According to a large-scale human biomonitoring study, HBM4EU, high levels of PFAS have been found in the blood of teenagers in all nine of the examined European countries.
A new study shows that the broad mixtures of chemicals, which most humans are exposed to on a regular basis, pose a great threat to male fertility.
The recent report from The Intergovernmental Panel on Climate Change (IPCC) leaves no room for doubt: Human activities do cause the global warming and its catastrophic effects.
A new test study found chemicals of concern in popular non-plastic disposable products, many of which are marketed with unsubstantiated and misleading claims of being green, natural and “100% biodegradable”.
The phase-out of substances of concern from new materials would entail billions of Euros in business opportunities. We need to recycle more, but have to consider chemical safety alongside increased recycling rates. And the presence of hazardous chemicals in recycled materials prevents the upscaling of circular economy.
“Our analysis shows that if problematic chemicals were more efficiently addressed, the market for recycled materials would increase. Even a small increase of 10% in the recycling of plastic packaging would correspond to an annual increase in EU market value of €2.6 billion”, says Anne-Sofie Bäckar, Executive Director at ChemSec.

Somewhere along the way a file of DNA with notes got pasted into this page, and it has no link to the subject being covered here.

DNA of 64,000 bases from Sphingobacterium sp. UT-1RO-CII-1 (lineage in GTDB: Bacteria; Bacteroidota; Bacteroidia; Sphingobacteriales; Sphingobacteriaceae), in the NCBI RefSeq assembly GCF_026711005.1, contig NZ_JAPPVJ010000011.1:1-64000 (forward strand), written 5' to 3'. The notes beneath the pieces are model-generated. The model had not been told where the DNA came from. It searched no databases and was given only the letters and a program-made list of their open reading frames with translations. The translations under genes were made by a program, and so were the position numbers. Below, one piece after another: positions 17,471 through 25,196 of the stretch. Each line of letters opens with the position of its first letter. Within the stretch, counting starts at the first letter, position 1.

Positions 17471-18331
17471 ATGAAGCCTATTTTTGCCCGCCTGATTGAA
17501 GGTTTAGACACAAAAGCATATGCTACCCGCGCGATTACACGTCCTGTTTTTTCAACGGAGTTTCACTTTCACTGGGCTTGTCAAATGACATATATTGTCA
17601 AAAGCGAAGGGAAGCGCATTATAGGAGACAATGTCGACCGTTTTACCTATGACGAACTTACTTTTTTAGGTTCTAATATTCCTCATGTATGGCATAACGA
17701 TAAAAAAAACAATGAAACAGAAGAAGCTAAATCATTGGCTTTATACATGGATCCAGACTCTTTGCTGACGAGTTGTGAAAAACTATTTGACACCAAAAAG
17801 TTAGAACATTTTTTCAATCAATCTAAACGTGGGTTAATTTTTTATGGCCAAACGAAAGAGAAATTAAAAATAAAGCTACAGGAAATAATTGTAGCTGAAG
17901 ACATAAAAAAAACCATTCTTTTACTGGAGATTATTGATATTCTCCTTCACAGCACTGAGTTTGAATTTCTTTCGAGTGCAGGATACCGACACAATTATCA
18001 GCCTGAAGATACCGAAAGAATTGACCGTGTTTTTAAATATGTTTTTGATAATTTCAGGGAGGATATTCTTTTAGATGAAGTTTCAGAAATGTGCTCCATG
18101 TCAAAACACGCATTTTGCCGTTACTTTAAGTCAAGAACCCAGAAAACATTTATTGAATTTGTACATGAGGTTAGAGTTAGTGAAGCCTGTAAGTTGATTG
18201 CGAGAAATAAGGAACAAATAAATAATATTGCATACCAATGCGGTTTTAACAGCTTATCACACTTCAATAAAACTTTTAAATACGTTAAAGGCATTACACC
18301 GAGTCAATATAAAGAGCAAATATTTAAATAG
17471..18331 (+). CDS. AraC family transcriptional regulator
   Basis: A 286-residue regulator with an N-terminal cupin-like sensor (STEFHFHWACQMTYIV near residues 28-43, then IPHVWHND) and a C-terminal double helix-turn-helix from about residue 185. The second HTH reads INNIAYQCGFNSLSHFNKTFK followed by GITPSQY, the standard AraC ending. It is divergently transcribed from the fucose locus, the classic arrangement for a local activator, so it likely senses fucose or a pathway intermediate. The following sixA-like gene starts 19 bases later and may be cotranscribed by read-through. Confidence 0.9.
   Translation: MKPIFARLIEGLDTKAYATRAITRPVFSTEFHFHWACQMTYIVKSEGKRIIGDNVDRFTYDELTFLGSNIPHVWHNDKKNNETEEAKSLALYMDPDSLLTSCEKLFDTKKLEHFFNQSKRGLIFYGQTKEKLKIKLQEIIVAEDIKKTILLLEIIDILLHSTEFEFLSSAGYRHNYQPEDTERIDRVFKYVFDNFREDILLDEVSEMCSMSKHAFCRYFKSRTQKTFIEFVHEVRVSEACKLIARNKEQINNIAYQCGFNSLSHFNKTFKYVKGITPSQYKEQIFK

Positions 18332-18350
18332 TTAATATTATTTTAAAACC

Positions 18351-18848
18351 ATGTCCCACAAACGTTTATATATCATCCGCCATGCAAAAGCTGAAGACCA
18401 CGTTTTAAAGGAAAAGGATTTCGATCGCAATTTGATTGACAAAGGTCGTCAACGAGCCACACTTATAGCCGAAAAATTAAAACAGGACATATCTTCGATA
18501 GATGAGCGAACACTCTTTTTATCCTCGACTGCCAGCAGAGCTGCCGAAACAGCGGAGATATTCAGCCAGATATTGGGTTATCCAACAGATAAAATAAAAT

it’s crucial to investigate the properties of chemicals designed for widespread societal use – preferably before they are put on market. However, we are convinced that much more can be done to further reduce animal testing.
Chemical Strategy Webinar: EDCs and the cocktail effect On the 26th of May, ChemSec organised a webinar. Speaking at the seminar was Dr. Leo Trasande, who did a presentation on EDCs and threshold values, and professor Christina Rudén, who…
During the last ten years or so, Bisphenol A, or BPA for short, has arguably become the “poster child” for hormone-disrupting chemicals in everyday products. Lately, we have been asked by both companies and regulators if there is a “next BPA” to keep track of.
We believe there is one such chemical: melamine.